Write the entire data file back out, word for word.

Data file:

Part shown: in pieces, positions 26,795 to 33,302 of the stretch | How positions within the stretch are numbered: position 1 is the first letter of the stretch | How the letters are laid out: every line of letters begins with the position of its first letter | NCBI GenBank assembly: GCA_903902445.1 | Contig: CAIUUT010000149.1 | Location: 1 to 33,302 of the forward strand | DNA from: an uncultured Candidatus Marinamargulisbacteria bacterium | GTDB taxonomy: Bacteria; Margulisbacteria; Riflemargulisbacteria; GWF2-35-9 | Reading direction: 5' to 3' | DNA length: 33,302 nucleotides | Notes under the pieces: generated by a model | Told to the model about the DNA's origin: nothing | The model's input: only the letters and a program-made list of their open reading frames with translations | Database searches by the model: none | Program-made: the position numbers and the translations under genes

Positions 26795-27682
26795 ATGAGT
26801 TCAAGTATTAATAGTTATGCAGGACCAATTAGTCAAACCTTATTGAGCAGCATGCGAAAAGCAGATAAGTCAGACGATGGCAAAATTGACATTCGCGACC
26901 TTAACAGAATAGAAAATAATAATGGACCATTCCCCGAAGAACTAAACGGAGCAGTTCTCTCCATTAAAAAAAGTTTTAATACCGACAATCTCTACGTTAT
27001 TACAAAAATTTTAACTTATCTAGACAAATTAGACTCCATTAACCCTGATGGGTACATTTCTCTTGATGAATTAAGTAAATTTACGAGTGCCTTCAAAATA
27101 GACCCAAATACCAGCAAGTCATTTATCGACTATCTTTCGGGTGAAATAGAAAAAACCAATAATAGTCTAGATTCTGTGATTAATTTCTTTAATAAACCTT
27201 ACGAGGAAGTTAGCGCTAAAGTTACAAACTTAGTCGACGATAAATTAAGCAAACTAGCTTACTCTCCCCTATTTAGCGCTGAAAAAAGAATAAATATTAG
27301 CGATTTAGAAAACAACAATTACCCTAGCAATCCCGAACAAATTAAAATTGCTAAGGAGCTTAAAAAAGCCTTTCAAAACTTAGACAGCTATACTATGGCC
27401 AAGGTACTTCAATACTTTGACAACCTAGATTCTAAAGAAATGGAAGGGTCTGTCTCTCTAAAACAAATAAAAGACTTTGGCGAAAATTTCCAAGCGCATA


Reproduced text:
Part shown: in pieces, positions 26,795 to 33,302 of the stretch | How positions within the stretch are numbered: position 1 is the first letter of the stretch | How the letters are laid out: every line of letters begins with the position of its first letter | NCBI GenBank assembly: GCA_903902445.1 | Contig: CAIUUT010000149.1 | Location: 1 to 33,302 of the forward strand | DNA from: an uncultured Candidatus Marinamargulisbacteria bacterium | GTDB taxonomy: Bacteria; Margulisbacteria; Riflemargulisbacteria; GWF2-35-9 | Reading direction: 5' to 3' | DNA length: 33,302 nucleotides | Notes under the pieces: generated by a model | Told to the model about the DNA's origin: nothing | The model's input: only the letters and a program-made list of their open reading frames with translations | Database searches by the model: none | Program-made: the position numbers and the translations under genes

Positions 26795-27682
26795 ATGAGT
26801 TCAAGTATTAATAGTTATGCAGGACCAATTAGTCAAACCTTATTGAGCAGCATGCGAAAAGCAGATAAGTCAGACGATGGCAAAATTGACATTCGCGACC
26901 TTAACAGAATAGAAAATAATAATGGACCATTCCCCGAAGAACTAAACGGAGCAGTTCTCTCCATTAAAAAAAGTTTTAATACCGACAATCTCTACGTTAT
27001 TACAAAAATTTTAACTTATCTAGACAAATTAGACTCCATTAACCCTGATGGGTACATTTCTCTTGATGAATTAAGTAAATTTACGAGTGCCTTCAAAATA
27101 GACCCAAATACCAGCAAGTCATTTATCGACTATCTTTCGGGTGAAATAGAAAAAACCAATAATAGTCTAGATTCTGTGATTAATTTCTTTAATAAACCTT
27201 ACGAGGAAGTTAGCGCTAAAGTTACAAACTTAGTCGACGATAAATTAAGCAAACTAGCTTACTCTCCCCTATTTAGCGCTGAAAAAAGAATAAATATTAG
27301 CGATTTAGAAAACAACAATTACCCTAGCAATCCCGAACAAATTAAAATTGCTAAGGAGCTTAAAAAAGCCTTTCAAAACTTAGACAGCTATACTATGGCC
27401 AAGGTACTTCAATACTTTGACAACCTAGATTCTAAAGAAATGGAAGGGTCTGTCTCTCTAAAACAAATAAAAGACTTTGGCGAAAATTTCCAAGCGCATA